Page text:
A man reacts near a house damaged by recent shelling by multiple Grad missiles in Donetsk, eastern Ukraine, October 7, 2014. (Reuters/Shamil Zhumatov)
Kiev doesn’t have full control of its military and paramilitary forces, who continue to violate the principles of international humanitarian law, highlights the latest UN report on the human rights situation in Ukraine.
The UN has stated that at least 3,660 people have been killed in eastern Ukraine since April – including 330 since the ceasefire brokered on Sept. 5.
A total of 8,756 people have been wounded since April, the office of the UN High Commissioner for Human Rights said.
The UN statement notes in particular that, despite the ceasefire, “in some areas artillery, tank and small arms exchanges have continued on an almost daily basis, such as in Donetsk airport, in the Debaltseve area in Donetsk region, and in the town of Shchastya in Luhansk region.”
“While the ceasefire is a very welcome step towards ending the fighting in eastern Ukraine, I call on all parties to genuinely respect and uphold it, and to halt the attacks on civilians and civilian infrastructure once and for all,” Zeid said in the report.
“For almost half a year, residents of the areas affected by the armed conflict have been deprived of their fundamental rights to education, to adequate healthcare, to housing and to opportunities to earn a living. Further prolongation of this crisis will make the situation untenable for the millions of people whose daily lives have been seriously disrupted,” he added.
A local woman passes by near her residence which was damaged during fighting between the Ukrainian army and pro-Russian separatists, in Pervomayskoe near Donetsk September 6, 2014. (Reuters/Gleb Garanich)
The 37-page report covers the period from August 18 to September 16 and contains testimonial evidence of cases of violation on behalf of Ukrainian military units.
“During the reporting period, international humanitarian law, including the principles of military necessity, distinction, proportionality and precaution continued to be violated by armed groups and some units and volunteer battalions under the control of the Ukrainian armed forces,” the report reads.
Specific evidence of “beatings, poor nutrition and lack of medical assistance” are also mentioned in the report, RIA reports. The UN expressed special concern over the “enforced disappearances, arbitrary detention and ill-treatment allegedly perpetrated by members of the volunteer battalions,” in particular Aydar, Dnepr-1, Kiev-1 and Kiev-2.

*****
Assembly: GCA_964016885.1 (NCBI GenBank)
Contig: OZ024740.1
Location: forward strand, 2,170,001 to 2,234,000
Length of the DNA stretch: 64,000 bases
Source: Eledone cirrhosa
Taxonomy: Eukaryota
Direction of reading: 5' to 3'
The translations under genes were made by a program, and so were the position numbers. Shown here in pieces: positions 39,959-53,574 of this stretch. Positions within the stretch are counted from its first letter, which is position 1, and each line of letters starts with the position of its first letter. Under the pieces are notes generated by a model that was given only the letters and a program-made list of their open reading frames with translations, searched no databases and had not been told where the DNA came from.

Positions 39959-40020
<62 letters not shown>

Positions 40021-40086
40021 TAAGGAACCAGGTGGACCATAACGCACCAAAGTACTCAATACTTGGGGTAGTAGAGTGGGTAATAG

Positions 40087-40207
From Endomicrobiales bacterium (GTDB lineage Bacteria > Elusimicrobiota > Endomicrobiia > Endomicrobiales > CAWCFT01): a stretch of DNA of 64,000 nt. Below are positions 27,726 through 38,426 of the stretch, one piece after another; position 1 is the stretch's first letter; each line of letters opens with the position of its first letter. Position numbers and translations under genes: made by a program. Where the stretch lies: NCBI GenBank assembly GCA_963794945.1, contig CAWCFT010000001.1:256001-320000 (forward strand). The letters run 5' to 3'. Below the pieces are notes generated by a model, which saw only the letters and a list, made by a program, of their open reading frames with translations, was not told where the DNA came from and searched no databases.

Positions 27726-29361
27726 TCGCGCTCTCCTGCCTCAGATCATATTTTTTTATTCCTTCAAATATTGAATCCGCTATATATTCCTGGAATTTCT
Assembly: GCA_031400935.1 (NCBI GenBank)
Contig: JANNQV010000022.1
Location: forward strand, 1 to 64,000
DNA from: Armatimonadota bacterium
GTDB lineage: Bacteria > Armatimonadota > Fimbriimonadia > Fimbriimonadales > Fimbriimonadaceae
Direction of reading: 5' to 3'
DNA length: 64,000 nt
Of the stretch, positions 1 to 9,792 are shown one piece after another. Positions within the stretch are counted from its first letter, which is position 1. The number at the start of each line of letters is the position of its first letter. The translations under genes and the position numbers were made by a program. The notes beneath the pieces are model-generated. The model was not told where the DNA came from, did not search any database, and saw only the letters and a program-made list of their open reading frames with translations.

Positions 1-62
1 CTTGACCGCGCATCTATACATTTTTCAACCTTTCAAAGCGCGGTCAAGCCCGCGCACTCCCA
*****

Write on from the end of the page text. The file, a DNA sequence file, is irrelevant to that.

“In spite of a fragile ceasefire over the past month in the east of Ukraine, the protracted conflict continues to kill and wound civilians, and deprive the more than 5 million residents in areas directly affected by the violence of their basic human rights,” Zeid said.
The UN in its report urges the Ukrainian authorities to exercise greater control over their own army and groups of armed volunteers, as since the beginning of the so-called “anti-terrorist” operation on August 25 according to the Ukrainian Security Service, over 1,000 people have been detained on suspicion of being “militants and subversives.”
The report also highlights that the civilian population is suffering, in particular, because of the bombing of densely populated neighborhoods with heavy artillery. “Some of the reported cases of disproportionate use of fire in residential areas are committed by Ukrainian armed forces,” stated the document.
“After the announcement of the ceasefire on September 5, the scope and intensity of military operations decreased sharply, but not completely,” the document says, adding that civilians “continue to fall under the cross-fire and cross-bombing.”
The UN also reported an increase of “foreign mercenaries” in the ranks of the armed forces of self-proclaimed Donetsk and Lugansk People’s republics, “including citizens of Russia.”
READ MORE: 4th mass grave found in E. Ukraine, self-defense forces report
Meanwhile the issue of mass graves recently found near Donetsk was not reflected in the document, TASS reports, as they were discovered outside the period under review and formally not subject to consideration by the rights monitoring mission of the Office of the UN High Commissioner for Human Rights (OHCHR).